As a boy I was mesmerized by what could be done with a handful of dominoes. Not for their original purpose, I still have no clue how the real game is played. My fascination instead came in the way magicians and other conjurers using hundreds or thousands of them could create complex geometric shapes full of colors and strange patterns.
I was no more than ten years old when a PBS station documentary featured a long forgotten illusionist as he constructed a masterpiece with over ten thousands dominoes set to resemble the Statue of Liberty. The program reported the painstaking detail and effort that went into his preparation aligning one domino strategically beside the next, piece by piece, line by line, hour by hour remaining ever conscious of how one misstep could erase his hours of work in a matter of seconds or how one misplaced domino could bring the finale to an immediate halt.
My favorite part was right before the artist turned his imagination into reality. With the pieces laid out, the anticipation ran high as his gentle nudge set into motion an arranged spectacle of clicks that brought his design to life.
This trivial event has remained in my conscious for its symbolism. Propelled forward by the one adjacent to it those dominoes have come to represent the potential behind a single human act.
Not long ago I read an article from a woman defending her open marriage and touting its benefits. Her distorted interpretation of marital fidelity didn’t shock me near as much as her declaration of being a mother of two pre-school aged children. As I read her arguments for how open marriages were far superior alternatives to conventional matrimony, I couldn’t help but wonder how she juxtaposed her stance on commitment with the understanding of her responsibilities as a parent.
Of all the duties fatherhood demands of me, I feel the most important is preparing my children for adulthood. Loving them is paramount, protecting them is natural, but modeling the behaviors that will serve them throughout life and help to shape their futures is my overarching mission. And as my children have become older I’ve began to realize one important principle towards achieving this goal – what I say isn’t nearly as important as what I do. Because they are children doesn’t negate the fact that, like all of us, they pay more attention to my actions. Talk is cheap is a lesson learned at an early age.
Yet one of the greatest delusions I now witness among parents is the belief, in fact the conviction, that kids don’t pay attention and it would’t matter if they did because parents aren’t accountable to their kids for their actions.
That was all I could think about as I read how this mother and wife gladly walked her husband to the door for his date night with another woman while she stayed home to take care of their children. I couldn’t help but wonder how she rationalized this against her motherly instincts and how would she eventually explain to their children why mommy and daddy don’t come home some nights. While an extreme example it is no less representative of many parents albeit on a less questionable yet just as damaging moral scale whether that be alcohol abuse, drug use, infidelity, pornography, or any other on the laundry list of behaviors most parents would immediately condemn their children for participating in at any age.
The justification I most often observe when it comes to these questionable behaviors and their role as a parent is the argument that “I’m an adult and they are children and I have gained the right to do things they can’t”. And though this may sound logical on the surface it altogether discounts real life and frankly assumes children in general are morons.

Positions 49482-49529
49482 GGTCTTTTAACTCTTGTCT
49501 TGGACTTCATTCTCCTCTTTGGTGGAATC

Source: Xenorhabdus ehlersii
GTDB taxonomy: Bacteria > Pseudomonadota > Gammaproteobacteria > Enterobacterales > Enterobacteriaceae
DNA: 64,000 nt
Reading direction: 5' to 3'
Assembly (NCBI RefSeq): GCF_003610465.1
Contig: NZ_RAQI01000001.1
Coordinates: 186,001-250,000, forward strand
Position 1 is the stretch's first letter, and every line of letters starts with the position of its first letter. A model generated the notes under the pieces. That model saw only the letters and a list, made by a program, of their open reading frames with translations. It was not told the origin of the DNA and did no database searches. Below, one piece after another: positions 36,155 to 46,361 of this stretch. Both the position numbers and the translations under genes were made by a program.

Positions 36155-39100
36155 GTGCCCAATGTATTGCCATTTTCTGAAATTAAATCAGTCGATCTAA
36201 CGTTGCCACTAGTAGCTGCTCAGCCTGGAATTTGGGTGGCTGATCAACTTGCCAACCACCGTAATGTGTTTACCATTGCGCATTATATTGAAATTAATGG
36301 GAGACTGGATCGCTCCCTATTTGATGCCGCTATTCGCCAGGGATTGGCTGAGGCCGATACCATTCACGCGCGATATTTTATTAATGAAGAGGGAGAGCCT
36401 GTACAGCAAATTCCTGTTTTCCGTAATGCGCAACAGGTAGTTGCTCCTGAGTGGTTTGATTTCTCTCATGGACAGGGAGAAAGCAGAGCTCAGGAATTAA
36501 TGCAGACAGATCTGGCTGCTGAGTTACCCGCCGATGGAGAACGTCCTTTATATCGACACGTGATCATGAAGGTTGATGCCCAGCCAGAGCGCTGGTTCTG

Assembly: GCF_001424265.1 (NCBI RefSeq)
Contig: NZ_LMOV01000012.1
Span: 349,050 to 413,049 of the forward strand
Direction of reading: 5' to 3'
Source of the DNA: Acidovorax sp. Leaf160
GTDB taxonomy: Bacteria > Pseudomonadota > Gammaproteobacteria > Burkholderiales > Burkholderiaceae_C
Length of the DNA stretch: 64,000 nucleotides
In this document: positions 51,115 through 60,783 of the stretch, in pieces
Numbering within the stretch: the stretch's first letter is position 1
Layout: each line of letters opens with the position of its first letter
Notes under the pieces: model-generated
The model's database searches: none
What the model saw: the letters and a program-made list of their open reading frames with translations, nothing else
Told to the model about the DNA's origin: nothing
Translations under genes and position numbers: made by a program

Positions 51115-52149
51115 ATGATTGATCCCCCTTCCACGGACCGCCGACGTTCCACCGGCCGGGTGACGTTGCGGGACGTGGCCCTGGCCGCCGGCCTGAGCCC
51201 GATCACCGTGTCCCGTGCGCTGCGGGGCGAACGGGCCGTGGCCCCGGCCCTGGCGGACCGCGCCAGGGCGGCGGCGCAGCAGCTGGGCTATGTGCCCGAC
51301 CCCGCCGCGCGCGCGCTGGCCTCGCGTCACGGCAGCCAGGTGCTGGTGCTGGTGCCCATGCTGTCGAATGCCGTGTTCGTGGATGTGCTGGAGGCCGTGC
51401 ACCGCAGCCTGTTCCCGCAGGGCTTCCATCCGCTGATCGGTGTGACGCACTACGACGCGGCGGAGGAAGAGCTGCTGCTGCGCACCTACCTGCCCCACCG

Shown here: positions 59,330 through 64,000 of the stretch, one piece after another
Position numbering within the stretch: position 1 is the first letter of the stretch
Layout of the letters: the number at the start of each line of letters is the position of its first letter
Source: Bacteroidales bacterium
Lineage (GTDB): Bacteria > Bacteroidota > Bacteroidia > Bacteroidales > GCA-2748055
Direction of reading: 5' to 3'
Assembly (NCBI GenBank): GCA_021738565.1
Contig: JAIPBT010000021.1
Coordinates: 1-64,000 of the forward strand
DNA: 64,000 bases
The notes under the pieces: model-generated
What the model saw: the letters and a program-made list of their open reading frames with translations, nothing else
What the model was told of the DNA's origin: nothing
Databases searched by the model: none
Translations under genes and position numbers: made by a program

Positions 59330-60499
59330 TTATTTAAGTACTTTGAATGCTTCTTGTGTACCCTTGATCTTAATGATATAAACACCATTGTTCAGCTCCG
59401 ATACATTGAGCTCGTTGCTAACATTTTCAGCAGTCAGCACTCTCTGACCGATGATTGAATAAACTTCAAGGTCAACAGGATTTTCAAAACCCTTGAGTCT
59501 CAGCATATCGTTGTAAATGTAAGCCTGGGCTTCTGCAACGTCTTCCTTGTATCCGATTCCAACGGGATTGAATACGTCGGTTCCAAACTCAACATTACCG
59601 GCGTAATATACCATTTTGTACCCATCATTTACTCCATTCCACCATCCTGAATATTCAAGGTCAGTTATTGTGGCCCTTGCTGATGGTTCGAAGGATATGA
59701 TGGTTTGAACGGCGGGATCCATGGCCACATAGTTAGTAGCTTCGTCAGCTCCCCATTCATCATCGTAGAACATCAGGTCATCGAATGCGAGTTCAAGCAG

My son is eight and already he has the insight to call me out when he observes me acting the hypocrite – he’s eight! At ten I’ve noticed behaviors in my daughter similar to mine yet we’ve never talked about them. This has forced me to concede what so many parents before me already understand – our kids are watching us and they’re also taking notes. It’s because of this I must constantly remind myself, like those dominoes, that my actions can and do have consequences on my children.
One of the primary motivators that led me to finally break my pornography addiction was my son. Having struggled with the shame and guilt, I never wanted him to experience that same humiliation. But the more I thought on it, as his father, how I could I lead him down a better path if I was still on the one I was trying to keep him away from? How could I be the father he needed while I being crushed by my own deceit? How would he ever hear me over the sound of my own hypocrisy?
I’m thoroughly convinced that parents will be held accountable for their actions if not with their children’s words it will be with their children’s deeds. The parent who abuses alcohol shouldn’t be surprised when their child does the same; the mother whose most pressing concern is looking younger shouldn’t be shocked when her teenage daughter suddenly equates her own self worth to how she looks. When we parent like no one is watching we invariably leave it up to our children to discern the difference. We fail to recognize that if our children see mom and dad doing what we tell them they should because we are ‘mature’ they will still assume it must be all right for them too. When we parent in such a way we leave it up to our children to determine right from wrong allowing them to set the direction on their own morality GPS.
From all this experience and observation I’ve discovered that the more transparent I can be with my children – in word and deed – the better parent I will ultimately be because I’m able to father without feelings of guilt at keeping secrets or hiding behind the shame of hypocrisy. I must remember the domino because the fact remains any one of my actions might be the very one that propels my children’s lives forward in a direction I never intended.